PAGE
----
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Robots And Humans Team Up At BMW To Digitally Disrupt Auto Industry

Source: Digitalist Magazine

A few years ago, BMW created a new team at an assembly plant in Spartanburg, South Carolina.

Installing sound insulation and water-sealing vehicle doors is not a one-person job. On the new team, one team member spreads out material and glues it to the door. A second team member holds the material in place.

What made this team so unique?

One team member is human. The other is a robot.

Human-robot partnerships are just one way the auto industry uses digital technologies today. Pioneering companies are disrupting the sector by rethinking business models, business processes, and work.

Significant savings, safety improvements

Previously, installing sound insulation and water sealing was done very differently. A worker would apply a foil with an adhesive bead. A manual roller was then used to fix the foil to the vehicle door.

The process requires precision for good reasons. Electronics embedded in the car door must be protected. Likewise, the car’s interior parts can be damaged by moisture.

When the process was done exclusively by humans, the workers were rotated off the line every hour or two to prevent elbow strain.

Today, four robots work collaboratively with workers. Roller heads installed on robot arms handle the task now. The labor-intensive and ergonomically challenging issues are gone.

The robots operate at a low speed and stop automatically if sensors detect an object in the way. Quality is also maintained as the applied rolling power can be set and measured.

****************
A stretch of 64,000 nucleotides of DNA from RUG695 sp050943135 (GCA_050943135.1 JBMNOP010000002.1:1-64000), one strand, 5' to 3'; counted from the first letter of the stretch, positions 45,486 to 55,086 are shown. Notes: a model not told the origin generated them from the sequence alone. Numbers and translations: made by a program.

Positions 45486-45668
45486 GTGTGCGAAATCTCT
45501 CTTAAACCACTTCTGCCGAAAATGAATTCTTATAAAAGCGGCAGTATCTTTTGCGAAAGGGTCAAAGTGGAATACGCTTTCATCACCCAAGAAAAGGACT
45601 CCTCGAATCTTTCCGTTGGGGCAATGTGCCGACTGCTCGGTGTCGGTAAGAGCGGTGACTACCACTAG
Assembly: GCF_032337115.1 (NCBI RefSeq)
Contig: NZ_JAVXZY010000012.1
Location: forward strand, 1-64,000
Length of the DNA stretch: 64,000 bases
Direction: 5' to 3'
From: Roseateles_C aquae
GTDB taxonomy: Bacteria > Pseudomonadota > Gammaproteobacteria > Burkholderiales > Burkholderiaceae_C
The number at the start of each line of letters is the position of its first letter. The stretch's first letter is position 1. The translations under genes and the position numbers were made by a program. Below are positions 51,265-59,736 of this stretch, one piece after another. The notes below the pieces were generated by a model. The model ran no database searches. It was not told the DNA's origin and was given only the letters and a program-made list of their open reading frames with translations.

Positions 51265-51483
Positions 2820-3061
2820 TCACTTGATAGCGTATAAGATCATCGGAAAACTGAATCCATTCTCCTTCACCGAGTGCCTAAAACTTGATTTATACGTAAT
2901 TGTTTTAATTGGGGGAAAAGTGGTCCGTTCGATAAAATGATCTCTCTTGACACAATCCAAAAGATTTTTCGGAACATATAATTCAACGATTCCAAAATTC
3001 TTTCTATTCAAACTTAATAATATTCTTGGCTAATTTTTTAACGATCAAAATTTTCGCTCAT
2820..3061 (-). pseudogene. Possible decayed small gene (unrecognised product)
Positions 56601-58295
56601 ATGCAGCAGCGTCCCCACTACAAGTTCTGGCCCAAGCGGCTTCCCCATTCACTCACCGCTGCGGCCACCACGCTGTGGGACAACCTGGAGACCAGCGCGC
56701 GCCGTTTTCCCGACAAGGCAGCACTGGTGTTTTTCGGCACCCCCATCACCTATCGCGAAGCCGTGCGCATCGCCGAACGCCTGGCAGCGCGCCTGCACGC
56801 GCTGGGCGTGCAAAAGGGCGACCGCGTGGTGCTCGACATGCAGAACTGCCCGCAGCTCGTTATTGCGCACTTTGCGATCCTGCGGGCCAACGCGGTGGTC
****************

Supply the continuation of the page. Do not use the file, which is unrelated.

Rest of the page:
Collaborative bots are growing segment

Collaborative robots, or co-bots, are increasingly being used in the automotive industry and elsewhere.

A Massachusetts Institute of Technology researcher studying human-robot collaboration at a BMW plant found startling results. Teams of human and robot collaborators outperformed both all-human and all-robot teams. The collaborative team also reduced human idle time by 85%.

Collaborative robots represent only about five percent of the robotics market. The collaborative robot sector could grow tenfold by 2020. Estimates place the market at more than $1 billion annually by then, compared to $95 million in 2014.

More advancements coming

BMW officials predicted rapid deployment of collaborative robots at other sites.

In 2015, BMW began using co-bots elsewhere. Now the co-bots insert hard rubber plugs into holes in a vehicle chassis. Employees were suffering from numerous thumb injuries, but the new co-bots have mechanical “super-thumbs.”

The next generation of these robots demands new features.

The differences between collaborative robots and traditional industrial robotics are significant. For one, safety needs to be a priority consideration. For another, interactivity skills are still at a basic stage in some robotic applications.

A 2013 issue of The Economist discussed the issue at length. “(R)obots have so few skills that even a seemingly simple task such as handing over an object commonly ends in a tug-of-war,” wrote the magazine.